started moving again in backward direction. Series of disinvestments and privatization have followed. The country is no\v being tied up with the reins of capitalist economy. In the midst of this difficult situation, the country again desires to seek solace and guidance in the planned socialistic reconstruction programme advocated by Netaji Subhas Chandra. Incidentally, it may be mentioned that bureaucratic mentality or work may raise its head in different forms, but it, in each of its form, is harmful for the nation. As the administrative bureaucracy is harmful, so is equally harmful the party bureaucracy. That the party bureaucracy can occasionally be dangerously harmful for a nation, is quite very evident from the downfall of the Soviet Union. When the party in power becomes detached from the people and exploits the administration, there comes the possibility of such disastrous effects. It's now time for us to be cautious about this party bureaucracy. Subhas Chandra's concept of socialism can make us free from the evils of all bureaucratic set-ups. 8. For implementation of Subhas Chandra's proposed programme of reconstruction and socialization, we need, no doubt, extra capital. If we can go ahead with a well-planned, disciplined approach towards a well-defined goal of public welfare, we can solve the problem of capital by social utilization of abundant resources that are available in a vast country like India. If we are sincere in our goal of raising the standard of living of millions of poor illiterate people, and if we never deviate from this basic social objective -- the problem of capital can never stand in our way. People's spontaneous support adds strength to people's welfare programmes. But during the last 56 years the bourgeois leadership lacked this will for sincere public welfare and as such, various capital-related problems arising out of the evils of capitalist system cropped up. Black money accumulated at the one end, and on the other hand, the poor became poorer. Besides this general approach, Subhas Chandra gave some concrete suggestions for procuring extra capital. In his Haripura speech (1938), Subhas Chandra suggested that we can go for internal or external loans for the purpose or even we may take the course of inflation. To quote him: 'Extra capital will have to be procured for this, whether th~ internal or external loans or through internal [Haripura . speech, 1938].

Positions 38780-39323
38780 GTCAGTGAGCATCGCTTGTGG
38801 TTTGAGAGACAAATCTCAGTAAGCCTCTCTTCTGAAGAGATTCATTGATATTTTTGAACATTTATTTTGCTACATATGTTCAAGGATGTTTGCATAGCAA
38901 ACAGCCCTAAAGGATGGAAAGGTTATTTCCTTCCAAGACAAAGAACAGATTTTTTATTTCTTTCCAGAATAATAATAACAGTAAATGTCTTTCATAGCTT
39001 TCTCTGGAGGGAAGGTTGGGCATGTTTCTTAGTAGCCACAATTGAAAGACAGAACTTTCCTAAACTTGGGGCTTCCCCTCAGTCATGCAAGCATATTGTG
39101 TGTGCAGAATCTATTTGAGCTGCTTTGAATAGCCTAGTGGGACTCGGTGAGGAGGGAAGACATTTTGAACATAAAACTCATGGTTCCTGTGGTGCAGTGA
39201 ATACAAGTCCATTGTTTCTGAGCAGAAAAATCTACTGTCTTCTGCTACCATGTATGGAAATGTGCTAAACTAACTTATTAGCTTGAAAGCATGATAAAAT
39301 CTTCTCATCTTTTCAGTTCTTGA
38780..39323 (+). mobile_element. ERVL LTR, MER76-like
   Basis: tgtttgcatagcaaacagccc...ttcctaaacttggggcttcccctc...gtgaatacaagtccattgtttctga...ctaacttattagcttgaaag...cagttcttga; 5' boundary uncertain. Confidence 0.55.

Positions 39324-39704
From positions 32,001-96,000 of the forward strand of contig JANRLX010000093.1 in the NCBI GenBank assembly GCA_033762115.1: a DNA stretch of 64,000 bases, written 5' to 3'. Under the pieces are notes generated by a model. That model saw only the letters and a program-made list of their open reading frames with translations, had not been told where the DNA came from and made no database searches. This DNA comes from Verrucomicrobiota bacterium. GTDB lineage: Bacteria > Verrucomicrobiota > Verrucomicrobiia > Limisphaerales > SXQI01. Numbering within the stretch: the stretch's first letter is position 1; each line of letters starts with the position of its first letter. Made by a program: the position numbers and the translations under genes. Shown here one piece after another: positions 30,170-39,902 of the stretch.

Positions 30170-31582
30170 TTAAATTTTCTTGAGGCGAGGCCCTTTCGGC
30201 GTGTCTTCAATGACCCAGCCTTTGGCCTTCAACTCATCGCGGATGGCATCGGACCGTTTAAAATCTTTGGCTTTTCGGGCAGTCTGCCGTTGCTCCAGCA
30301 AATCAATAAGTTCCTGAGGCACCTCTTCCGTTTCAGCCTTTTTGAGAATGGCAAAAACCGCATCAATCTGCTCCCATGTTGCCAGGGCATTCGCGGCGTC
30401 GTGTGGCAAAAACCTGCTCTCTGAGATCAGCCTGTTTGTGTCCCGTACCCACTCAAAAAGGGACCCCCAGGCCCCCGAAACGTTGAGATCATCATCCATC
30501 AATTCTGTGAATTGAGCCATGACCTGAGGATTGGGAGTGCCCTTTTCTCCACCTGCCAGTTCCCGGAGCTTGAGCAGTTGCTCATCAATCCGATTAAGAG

But these methods should be deeply scrutin1 from all possible angles. In our present circumstances, the country is so over burdened J huge quantity of internal and external debts, these methods will not be feasible proposition Subhas Chandra agreed in principle to raise internal or external loans. But the main thing to l considered is, on what terms or from what source or under what circumstances we should secure loans or take measures for inflation. Otherwise there would be scope for confusion or wrong direction. Our present day rulers have made our national economy crippled, dependent and anti -people by accepting external loans from imperialist1 and capitalist bodies (like IMF, World Bank 01'1 WTO) in their terms and conditions. That the 1 country is now in a debt-trap, is a matter of serious 1 concern. If we arc clear in our objective and honest in our purpose, no vested interest can divert us to 1 any anti-people wrong path. That is what Subhas 1 taught us. 9. That Subhas Chandra was very clear and 1 transparent in his political vision and objectives, was evident from his political philosophy and a 1 related statement which we may refer to here. The basic objective of his socialist thoughts was to improve the lot of millions of toiling masses of India, whom he called 'have-nots' and they are the majority of our population. Subhas Chandra wanted to improve their position at the cost of the 'haves' or the rich, who are minority in our society. Subhas argued: 'Moreover, if after the capture of political power, national reconstruction takes place on socialist line - as I have no doubt it will - it is the have-nots who will benefit at the expense of the haves and the Indian masses have to be classified among the have-nots', [Haripura Speech, 1938]. Ultimately, of course, Netaji aimed that there should be no have-nots in free India. In this way, by defeating the capitalist system, patronized by imperialists, Subhas Chandra wanted to build up socialism in India. This was indeed a revolutionary idea. It is needless to mention that if the country proceeded in this way as advocated by Subhas Chandra, there would not have been any problem in respect of procuring capital for reconstruction work. But during the last 56 years' rule, the reverse has happened. Only 10% of our population have grown rich, while the rest 90% of our population have become poorer. The accumulated black money has started controlling the society and the State. It has so happened only because the country has not been led in Subhas' way. Unearthing of black money may be one of the means of regenerating our presently shattered economy.